It seems so it doesn't exist in any dictionary, but... I find some sentences of it on reverso where it seems to mean unbreakable

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4 Answers 4


Both un- and -bar are productive affixes, so speakers can add them to (at least some) existing words to form new ones even if they are not yet in dictionaries. This isn't any different from how un- and -able work in English. One radio show here in Austria has a segment called "die ungooglebare Frage" = "the ungoogleable question".

The other answer is right that "unaufhaltsam" is a more common and natural-sounding word.


"Unbremsbar" would be a valid German word, so to speak, but from my experience it's not even remotely commonly used. A more natural way to express the sentiment would be a phrase like "nicht zu bremsen" ("not breakable" or "impossible to break").

  • Not brakeable = impossible to brake.
    – gnasher729
    Jan 10 at 19:29

It's a word you can use. The more common replacement for most of the shown cases might be "unaufhaltsam" or "unermüdlich" - though especially the first, 2nd and 2nd-last examples are rather examples of at least very liberal translations as IMHO the German does not correspond overly well to what the English sentence expresses.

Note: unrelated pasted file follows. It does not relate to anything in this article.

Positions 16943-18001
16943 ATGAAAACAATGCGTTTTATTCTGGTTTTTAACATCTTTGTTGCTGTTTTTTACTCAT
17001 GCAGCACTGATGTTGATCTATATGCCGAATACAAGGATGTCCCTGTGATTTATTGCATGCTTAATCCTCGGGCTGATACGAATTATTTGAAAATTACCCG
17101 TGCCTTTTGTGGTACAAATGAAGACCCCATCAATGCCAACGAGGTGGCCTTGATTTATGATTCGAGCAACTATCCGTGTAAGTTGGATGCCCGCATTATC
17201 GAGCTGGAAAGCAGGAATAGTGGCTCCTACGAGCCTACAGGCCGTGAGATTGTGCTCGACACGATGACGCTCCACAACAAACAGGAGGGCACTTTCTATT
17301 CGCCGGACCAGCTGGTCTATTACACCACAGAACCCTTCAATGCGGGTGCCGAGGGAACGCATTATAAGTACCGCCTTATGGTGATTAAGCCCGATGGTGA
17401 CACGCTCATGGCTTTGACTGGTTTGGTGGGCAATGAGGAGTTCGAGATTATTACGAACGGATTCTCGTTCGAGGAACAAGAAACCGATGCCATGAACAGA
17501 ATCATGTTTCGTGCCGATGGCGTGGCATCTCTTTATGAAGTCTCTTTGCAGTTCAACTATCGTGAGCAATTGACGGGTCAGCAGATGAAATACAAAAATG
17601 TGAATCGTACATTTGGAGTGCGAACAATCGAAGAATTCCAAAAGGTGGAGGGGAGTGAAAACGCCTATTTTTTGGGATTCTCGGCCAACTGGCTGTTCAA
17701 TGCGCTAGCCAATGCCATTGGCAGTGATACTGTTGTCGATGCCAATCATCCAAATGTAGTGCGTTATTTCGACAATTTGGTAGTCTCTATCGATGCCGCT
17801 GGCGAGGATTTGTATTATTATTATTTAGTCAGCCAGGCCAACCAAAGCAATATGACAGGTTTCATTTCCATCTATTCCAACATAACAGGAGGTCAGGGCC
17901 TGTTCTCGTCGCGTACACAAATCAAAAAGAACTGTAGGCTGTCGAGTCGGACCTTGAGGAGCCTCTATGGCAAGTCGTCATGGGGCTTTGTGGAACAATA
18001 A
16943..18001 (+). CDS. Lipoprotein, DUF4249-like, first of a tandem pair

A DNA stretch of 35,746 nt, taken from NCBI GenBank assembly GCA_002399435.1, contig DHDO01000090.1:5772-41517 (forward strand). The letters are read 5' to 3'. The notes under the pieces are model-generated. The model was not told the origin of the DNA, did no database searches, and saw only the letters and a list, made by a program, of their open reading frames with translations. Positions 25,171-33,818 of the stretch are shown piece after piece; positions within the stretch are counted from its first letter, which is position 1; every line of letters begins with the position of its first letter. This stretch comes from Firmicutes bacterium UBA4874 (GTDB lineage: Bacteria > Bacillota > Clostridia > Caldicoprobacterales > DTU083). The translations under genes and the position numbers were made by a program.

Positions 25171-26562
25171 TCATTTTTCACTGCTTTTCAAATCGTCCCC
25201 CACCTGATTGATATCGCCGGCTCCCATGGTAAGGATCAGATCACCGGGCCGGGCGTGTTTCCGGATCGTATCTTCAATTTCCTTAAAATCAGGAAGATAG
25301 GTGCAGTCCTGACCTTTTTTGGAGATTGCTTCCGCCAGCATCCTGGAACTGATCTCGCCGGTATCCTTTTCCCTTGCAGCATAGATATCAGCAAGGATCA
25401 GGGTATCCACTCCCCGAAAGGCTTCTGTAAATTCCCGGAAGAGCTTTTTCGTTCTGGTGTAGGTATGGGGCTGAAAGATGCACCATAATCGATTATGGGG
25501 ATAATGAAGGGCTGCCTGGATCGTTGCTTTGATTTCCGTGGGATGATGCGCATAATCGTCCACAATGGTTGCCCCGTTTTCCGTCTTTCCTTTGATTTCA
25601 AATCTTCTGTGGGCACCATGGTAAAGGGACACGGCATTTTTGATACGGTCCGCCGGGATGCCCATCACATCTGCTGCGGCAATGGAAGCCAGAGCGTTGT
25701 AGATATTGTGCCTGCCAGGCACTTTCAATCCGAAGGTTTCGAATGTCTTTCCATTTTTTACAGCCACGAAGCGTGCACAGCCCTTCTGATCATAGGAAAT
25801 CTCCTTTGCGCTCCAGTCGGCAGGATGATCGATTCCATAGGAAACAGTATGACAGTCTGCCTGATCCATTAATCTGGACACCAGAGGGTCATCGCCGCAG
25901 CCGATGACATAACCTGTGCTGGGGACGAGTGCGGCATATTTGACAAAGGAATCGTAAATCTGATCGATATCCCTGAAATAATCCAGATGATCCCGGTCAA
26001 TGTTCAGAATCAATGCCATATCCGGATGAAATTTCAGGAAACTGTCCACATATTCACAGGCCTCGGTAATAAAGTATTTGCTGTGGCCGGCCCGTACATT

It exists, but it is not a very common word. Google Ngram shows the following:

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You see that there are some peaks. Around 1990 it acieved a frequency of occurrence of ca. 0.00000400% (which shows that is was an "exotic" word).

The diagram also indicates that it occured for the first time in 1932 and was used until 1945. It seems plausible that the Nazis had some preference for it, perhaps they wanted to say that the Third Reich took an unstoppable rise.

I guess all peaks are related to certain events. Here are some speculations:

  • Peak beginning in 1954 : Germany won the Football World Cup + Wirtschaftswunder

  • Peak in the seventies : Germany won the European Football Championshipin 1972 and the Football World Cup in 1974

  • Peak around 1990 : German reuinfication in 1989, Football World Cup in 1990

  • Peak around 2000 : Introduction of the Euro between 1999 and 2002

Let us compare it with the word "unaufhaltsam":

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This word is and was used[much frequently and much earlier. The first peak may be correlated to the Thirty Years' War.

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